EXCL Theresa May and Ruth Davidson urge Philip Hammond not to hike whisky duty in Budget
Theresa May has joined forces with Ruth Davidson to urge Philip Hammond not to hike whisky duty in next week's Budget, PoliticsHome has learned.
Both women have held face-to-face meetings with the Chancellor to tell him whisky drinkers should not be hammered when he announces his tax and spending plans for the year ahead.
Scottish Conservative MPs have also been lobbying Mr Hammond, arguing that a rise in the price of spirits would also damage a vital industry north of the Border.
The Chancellor increased duty on spirits by 3.9% in his last Budget in March, meaning tax now accounts for nearly 80% of the cost of a bottle of Scotch.
With Mr Hammond facing demands to ease off on austerity, campaigners fear he may be tempted to order another increase as a way of bringing in more cash.
A Cabinet source said: "Both the Prime Minister and Ruth Davidson have personally been in to see the Chancellor urging him not to put up whisky duty again.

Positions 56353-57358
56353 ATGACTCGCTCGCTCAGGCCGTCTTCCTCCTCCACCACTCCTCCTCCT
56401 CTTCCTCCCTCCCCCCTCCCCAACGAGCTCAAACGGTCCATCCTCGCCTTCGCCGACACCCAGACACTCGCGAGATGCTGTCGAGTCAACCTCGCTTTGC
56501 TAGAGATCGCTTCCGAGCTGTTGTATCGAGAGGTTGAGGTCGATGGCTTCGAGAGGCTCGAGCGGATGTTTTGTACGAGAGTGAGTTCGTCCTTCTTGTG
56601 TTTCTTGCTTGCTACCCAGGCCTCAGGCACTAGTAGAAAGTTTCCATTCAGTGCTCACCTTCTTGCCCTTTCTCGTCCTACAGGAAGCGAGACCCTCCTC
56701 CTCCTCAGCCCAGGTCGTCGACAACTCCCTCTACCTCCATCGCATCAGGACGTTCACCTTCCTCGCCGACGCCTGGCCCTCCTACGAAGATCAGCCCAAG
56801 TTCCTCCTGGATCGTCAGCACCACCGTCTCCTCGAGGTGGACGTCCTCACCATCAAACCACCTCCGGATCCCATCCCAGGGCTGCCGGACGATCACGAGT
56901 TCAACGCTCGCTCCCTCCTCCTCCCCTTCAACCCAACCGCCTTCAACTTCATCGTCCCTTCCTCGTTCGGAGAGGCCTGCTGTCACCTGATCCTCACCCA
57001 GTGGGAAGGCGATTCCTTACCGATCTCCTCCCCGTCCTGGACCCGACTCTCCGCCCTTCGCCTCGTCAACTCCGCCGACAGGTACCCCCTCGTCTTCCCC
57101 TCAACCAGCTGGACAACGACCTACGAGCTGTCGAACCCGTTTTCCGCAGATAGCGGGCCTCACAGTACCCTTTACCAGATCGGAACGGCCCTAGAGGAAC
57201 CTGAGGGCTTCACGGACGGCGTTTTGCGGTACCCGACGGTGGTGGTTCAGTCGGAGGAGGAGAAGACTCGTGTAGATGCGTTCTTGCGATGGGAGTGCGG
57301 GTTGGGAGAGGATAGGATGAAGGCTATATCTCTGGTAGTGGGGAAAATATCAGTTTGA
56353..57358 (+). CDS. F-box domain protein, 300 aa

"He doesn't seem to realise that when he puts it up, the UK government gets all the flak. Meanwhile, the SNP can claim the credit for spending all the extra money that we give to the Scottish government."
An industry source told PoliticsHome: "We want the Government to stand up for Scotland and stand up for Scotch. The Chancellor knows what our views are, but we are not overly optimistic about what the Budget will contain."
PoilticsHome reported earlier this week how Cabinet ministers fear the Budget will be a "car crash" as Mr Hammond comes under pressure to turn around the Government's fortunes with a voter-friendly spending package.
As well as finding cash to lift the public sector pay cap, Mr Hammond is also preparing to cut stamp duty for first time buyers and come up with millions of pounds to train up construction industry workers to help tackle the housing crisis.
However, the Chancellor is thought to be resisting calls by Communities Secretary Sajid Javid for the Government to borrow some £50bn to fund more housebuilding, with the Treasury apparently concerned it will add too much to the national debt.